Telescopes built by AMOS allow for the first time astronomers to see huge bubbles on the surface of a remote star!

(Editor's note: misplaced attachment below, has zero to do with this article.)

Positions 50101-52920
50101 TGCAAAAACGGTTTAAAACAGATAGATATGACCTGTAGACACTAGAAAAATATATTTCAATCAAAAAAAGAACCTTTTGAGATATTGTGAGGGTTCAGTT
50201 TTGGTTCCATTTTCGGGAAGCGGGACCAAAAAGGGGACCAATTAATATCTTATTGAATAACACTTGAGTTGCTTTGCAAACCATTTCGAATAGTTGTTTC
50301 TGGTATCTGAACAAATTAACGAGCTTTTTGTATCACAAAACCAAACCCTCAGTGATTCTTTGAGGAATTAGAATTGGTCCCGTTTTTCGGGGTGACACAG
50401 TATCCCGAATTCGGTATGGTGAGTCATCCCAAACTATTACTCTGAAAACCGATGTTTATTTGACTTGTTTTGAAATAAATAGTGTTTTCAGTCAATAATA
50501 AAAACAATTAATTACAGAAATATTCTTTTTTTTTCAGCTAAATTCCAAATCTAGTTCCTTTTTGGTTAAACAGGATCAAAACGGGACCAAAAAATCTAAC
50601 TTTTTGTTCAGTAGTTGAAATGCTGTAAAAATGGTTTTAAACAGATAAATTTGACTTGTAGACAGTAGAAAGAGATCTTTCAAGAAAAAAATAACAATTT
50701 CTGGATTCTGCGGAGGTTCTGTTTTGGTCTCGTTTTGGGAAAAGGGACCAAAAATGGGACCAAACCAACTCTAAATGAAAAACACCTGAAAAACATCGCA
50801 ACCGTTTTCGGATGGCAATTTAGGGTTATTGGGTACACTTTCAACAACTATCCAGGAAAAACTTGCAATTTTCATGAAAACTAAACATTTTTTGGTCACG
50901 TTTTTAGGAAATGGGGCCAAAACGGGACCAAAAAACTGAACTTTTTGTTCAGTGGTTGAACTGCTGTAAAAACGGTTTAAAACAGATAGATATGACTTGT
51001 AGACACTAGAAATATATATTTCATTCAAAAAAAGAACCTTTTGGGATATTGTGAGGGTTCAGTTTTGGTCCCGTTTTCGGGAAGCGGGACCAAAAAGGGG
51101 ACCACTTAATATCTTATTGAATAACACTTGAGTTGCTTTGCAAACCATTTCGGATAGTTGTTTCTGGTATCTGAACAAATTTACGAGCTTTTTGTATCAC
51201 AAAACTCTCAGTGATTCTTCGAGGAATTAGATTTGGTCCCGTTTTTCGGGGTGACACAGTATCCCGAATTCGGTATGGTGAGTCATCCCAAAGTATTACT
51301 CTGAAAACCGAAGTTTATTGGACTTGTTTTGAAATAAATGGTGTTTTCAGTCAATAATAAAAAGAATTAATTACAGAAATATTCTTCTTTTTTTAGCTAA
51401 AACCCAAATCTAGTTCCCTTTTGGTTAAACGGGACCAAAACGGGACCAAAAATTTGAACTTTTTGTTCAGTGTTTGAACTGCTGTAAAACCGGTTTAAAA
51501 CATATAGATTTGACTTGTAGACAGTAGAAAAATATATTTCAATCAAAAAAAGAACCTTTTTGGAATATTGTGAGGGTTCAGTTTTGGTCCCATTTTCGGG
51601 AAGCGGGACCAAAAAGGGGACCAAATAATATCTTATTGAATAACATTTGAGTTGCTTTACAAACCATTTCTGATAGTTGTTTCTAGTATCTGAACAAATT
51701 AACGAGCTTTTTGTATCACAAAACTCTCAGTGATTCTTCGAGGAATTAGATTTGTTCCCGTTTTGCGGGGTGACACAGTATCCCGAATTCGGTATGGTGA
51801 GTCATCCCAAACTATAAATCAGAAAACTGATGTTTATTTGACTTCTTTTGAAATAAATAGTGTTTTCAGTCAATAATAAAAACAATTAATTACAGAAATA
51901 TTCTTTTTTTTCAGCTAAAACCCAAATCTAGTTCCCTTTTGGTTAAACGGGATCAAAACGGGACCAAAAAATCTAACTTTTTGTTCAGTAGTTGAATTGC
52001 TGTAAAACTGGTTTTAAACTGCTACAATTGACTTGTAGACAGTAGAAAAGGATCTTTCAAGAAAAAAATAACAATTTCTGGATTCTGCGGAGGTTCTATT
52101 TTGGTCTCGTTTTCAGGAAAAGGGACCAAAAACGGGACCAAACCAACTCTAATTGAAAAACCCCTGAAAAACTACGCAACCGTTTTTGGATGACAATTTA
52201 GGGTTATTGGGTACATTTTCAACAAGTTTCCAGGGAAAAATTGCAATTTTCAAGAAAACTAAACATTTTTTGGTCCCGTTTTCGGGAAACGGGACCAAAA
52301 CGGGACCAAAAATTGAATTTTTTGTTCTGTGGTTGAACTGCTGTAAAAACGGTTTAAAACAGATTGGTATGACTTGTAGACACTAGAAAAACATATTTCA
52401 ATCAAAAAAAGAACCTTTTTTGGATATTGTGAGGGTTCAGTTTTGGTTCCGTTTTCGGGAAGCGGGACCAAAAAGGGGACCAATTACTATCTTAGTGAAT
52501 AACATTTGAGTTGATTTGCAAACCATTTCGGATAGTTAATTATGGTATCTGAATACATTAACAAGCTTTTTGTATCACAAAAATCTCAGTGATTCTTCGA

In an article published in the journal Nature on 21 December 2017, a team of astronomers lead by astronomers from ULB used the four Auxiliary Telescopes (ATs) of the VLTi in Chile to observe in unprecedented details the surface of a star more than 530 light-years away. Those telescopes were built by AMOS in the years 2000. The telescopes, with a primary mirror diameter of 1.8 meter, are moving on rails so that they can be positioned at different locations. Their special design enables the light to exit at the bottom of the telescope and feed the interferometric tunnel with the photons captured from the star. The telescopes’ unique properties and the interferometric mode they support allow to continue making discoveries more than a decade after their installation.
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